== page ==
Many different hypotheses exist regarding the origin of primary extradural and calvarial meningioma. They are thought to arise from ectopic meningocytes or arachnoid cap cells trapped in the cranial sutures during moulding of the head at birth.[3] Misplacement and entrapment of meningothelial cells into suture or fracture lines as a result of trauma has also been speculated as the probable cause of calvarial meningioma.[4] Involvement of multiple sutures is also reported.[5]However, only 8% of the calvarial meningiomas are in relationship with a cranial suture. Cutaneous meningiomas could be congenital in origin where they can arise from arachnoid cell rests located in the skin as a result of defective closure of the neural tube wherein the meningeal tissue is ‘pinched’ off into the surface.[6] They are also thought to arise from multipotent mesenchymal cells as a reaction to an unidentified stimulus.[7] This may be relevant in our case since the meningioma was diffuse and involved the frontoparietal bone widely and extended into the overlying soft tissue. It had no special connection within the cranial sutures or the foramina of the cranial nerves.

Calvarial meningiomas are known to be associated with intracranial hypertension.[5] The marked dural thickening overlying and adjacent to the tumour as well as the hyperostotic bone is attributed to cause intracranial hypertension. Dural sinus occlusion can also be an important cause of the raised intracranial tension. However, despite the extensive and diffuse frontoparietal hyperostosis, there was no evidence of raised intracranial tension in our case.

Biologically, calvarial meningiomas have been observed to be benign and slow-growing. Calvarial meningiomas are more prone to develop malignant changes (11%) when compared to intracranial meningiomas (2%).[8] Meningiomas presenting with scalp swelling, osteolytic skull lesions and extracranial soft tissue masses are more aggressive in nature.[9]

Computerized tomography with bone windows is helpful and MR imaging is useful in the evaluation of the extent of extradural and calvarial involvement. Angiography is non-specific and of little value. The differential diagnosis includes plasmacytoma, chondroma, chondrosarcoma, haemangioma, myeloma, eosinophilic granuloma, aneurysmal bone cyst, metastatic cancer or fibrous dysplasia.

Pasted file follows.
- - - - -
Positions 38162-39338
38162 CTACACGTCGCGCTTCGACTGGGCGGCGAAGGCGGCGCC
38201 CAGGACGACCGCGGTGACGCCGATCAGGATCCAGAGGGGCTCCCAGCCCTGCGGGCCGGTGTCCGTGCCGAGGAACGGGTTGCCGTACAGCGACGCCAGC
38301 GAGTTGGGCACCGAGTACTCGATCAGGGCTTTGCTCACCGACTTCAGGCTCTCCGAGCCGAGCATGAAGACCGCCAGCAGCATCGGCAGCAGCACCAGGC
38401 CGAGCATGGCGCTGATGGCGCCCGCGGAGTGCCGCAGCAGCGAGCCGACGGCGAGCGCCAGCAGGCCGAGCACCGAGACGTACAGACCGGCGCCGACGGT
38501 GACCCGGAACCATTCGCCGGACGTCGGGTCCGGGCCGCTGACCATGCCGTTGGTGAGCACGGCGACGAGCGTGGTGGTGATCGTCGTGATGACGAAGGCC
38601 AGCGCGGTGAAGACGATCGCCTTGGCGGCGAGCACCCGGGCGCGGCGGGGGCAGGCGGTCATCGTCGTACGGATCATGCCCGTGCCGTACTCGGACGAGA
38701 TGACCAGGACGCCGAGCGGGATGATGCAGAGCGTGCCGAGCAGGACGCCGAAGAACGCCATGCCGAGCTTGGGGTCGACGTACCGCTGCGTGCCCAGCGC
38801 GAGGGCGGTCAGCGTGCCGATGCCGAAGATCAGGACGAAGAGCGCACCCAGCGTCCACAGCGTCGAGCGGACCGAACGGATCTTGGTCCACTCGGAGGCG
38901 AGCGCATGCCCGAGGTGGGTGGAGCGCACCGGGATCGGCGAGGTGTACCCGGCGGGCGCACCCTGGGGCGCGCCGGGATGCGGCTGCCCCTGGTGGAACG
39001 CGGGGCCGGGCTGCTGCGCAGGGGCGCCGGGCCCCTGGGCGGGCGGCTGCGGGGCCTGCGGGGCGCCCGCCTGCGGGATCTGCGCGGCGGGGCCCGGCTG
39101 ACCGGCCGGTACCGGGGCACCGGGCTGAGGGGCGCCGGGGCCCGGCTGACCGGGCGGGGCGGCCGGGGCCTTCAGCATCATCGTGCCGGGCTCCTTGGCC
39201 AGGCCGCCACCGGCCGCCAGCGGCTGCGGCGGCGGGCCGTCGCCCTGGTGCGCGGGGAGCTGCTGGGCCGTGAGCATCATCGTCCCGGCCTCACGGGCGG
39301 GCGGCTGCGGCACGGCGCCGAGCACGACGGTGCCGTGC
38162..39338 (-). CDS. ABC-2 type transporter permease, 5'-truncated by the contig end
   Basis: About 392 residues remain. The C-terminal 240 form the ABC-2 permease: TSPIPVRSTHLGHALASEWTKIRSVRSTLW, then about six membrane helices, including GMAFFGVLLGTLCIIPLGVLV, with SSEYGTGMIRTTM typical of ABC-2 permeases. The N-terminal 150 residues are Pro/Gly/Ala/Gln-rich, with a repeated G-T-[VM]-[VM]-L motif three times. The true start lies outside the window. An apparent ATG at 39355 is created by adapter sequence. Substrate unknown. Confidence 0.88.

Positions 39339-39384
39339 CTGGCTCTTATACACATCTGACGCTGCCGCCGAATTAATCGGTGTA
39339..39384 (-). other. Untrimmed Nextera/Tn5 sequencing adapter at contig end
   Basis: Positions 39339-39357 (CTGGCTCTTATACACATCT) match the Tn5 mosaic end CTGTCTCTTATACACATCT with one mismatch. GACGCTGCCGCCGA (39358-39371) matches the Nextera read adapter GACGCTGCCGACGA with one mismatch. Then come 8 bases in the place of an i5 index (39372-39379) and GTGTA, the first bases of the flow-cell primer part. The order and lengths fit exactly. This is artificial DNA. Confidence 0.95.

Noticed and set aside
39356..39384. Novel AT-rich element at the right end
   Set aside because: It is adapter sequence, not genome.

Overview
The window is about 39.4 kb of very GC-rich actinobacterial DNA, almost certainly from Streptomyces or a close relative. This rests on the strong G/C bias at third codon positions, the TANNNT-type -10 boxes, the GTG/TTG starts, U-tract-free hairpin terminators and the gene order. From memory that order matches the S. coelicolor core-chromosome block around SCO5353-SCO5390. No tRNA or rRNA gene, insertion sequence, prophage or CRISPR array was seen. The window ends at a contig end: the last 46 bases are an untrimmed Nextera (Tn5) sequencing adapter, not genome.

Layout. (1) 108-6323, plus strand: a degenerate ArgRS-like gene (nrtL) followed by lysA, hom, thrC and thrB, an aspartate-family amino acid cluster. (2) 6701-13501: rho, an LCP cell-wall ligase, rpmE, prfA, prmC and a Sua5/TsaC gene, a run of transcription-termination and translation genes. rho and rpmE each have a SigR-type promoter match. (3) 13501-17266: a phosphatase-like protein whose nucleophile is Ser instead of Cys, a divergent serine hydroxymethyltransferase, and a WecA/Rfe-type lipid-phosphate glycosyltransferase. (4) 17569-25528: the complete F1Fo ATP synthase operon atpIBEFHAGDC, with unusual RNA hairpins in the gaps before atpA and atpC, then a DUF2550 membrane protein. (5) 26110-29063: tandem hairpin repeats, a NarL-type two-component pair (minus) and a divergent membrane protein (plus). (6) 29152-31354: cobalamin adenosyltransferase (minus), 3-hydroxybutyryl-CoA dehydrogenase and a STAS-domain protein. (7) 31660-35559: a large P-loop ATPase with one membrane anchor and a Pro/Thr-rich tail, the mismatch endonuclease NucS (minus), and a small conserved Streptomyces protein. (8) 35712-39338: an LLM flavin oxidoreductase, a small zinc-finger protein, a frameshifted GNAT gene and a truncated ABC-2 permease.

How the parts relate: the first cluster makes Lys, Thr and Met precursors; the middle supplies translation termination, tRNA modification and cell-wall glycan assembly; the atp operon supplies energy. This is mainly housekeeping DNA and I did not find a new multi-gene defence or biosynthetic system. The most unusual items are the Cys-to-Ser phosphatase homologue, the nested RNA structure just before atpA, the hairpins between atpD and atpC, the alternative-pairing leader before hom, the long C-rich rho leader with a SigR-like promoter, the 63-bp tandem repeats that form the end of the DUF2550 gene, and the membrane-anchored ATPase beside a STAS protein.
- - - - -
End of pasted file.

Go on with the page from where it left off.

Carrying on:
Surgical resection is the treatment of choice. Although radiotherapy is advocated, it is usually not recommended unless there is evidence of rapid progression of the disease. In cases of diffuse involvement of the calvaria, a wide surgical resection is advisable whenever possible followed by a cranial reconstruction. The extracranial paraorbital spread of the meningiomas, although rare, is well known and the surgical strategies of such lesions have been well documented in literature.[10] If subtotal resection is performed due to the widespread extension or due to involvement of structures like the dura, orbit or paranasal sinuses, the lesion could be followed up at regular intervals with appropriate imaging studies. Fatal postoperative coagulopathy following excessive blood loss during surgery and massive blood transfusions are reported in large extracranial meningiomas.[10] Diffuse and extensive involvement of the dura, the skull and the orbit is a distinctive feature in our case and has not been recorded in literature.

To conclude, bilateral and diffuse calvarial meningioma with extracranial extension is extremely rare. The en-plaque growth of the tumour, hyperostosis of the overlying calvaria, left orbital extension and alarming intraoperative haemorrhage can be a formidable surgical problem. Surgical extirpation is the treatment of choice. Radiation therapy is advocated for rapidly progressive disease.

References

1 Lang FF, Macdonald OK, Fuller GN, DeMonte F. Primary extradural meningiomas: a report on nine cases and review of literature from the era of computerized tomography scanning. J Neurosurg 2000;93:940-950.
2Whicker JH, Devine KD, McCarty CS. Diagnostic and therapeutic problems in extracranial meningiomas. Am J Surg 1973;123:452-457.
3Azar-Kia B, Sarwar M, Marc JA, Schechter MM. Intraosseous meningioma. Neuroradiology 1974;6:246-253.
4Turner OA, Laird AT. Meningioma with traumatic etiology. J Neurosurg 1996;24:96-98.
5Lee HY, Prager J, Hahn Y, Ramsey RG. Intraosseous meningioma. CT and MR appearance. J Comput Assist Tomogr 1992;16:1000-1001.
6Lopez DA, Silvers DN, Helwig EB. Cutaneous meningiomas- a clinicopathologic study. Cancer1974;34:728-744.
7Shuangshoti S, Netsky MG, Fitz-Hugh GS. Parapharyngeal meningioma with special reference to cell of origin. Ann Otol Rhinol Laryngol1971; 80;464-73.
8Shuangshoti S. Primary meningiomas outside the central nervous system. In: Al-Mefty O, editor. Meningiomas. New York: Raven press; 1991.pp107-128
9Muthukumar N. Primary calvarial meningiomas. Br J Neurosurg 1997;11:388- 392.
10Goel A, Mehta A, Gupta S. Unusual mode of spread and presentation of meningioma: A case report. Neurol India 1999;47:311-313.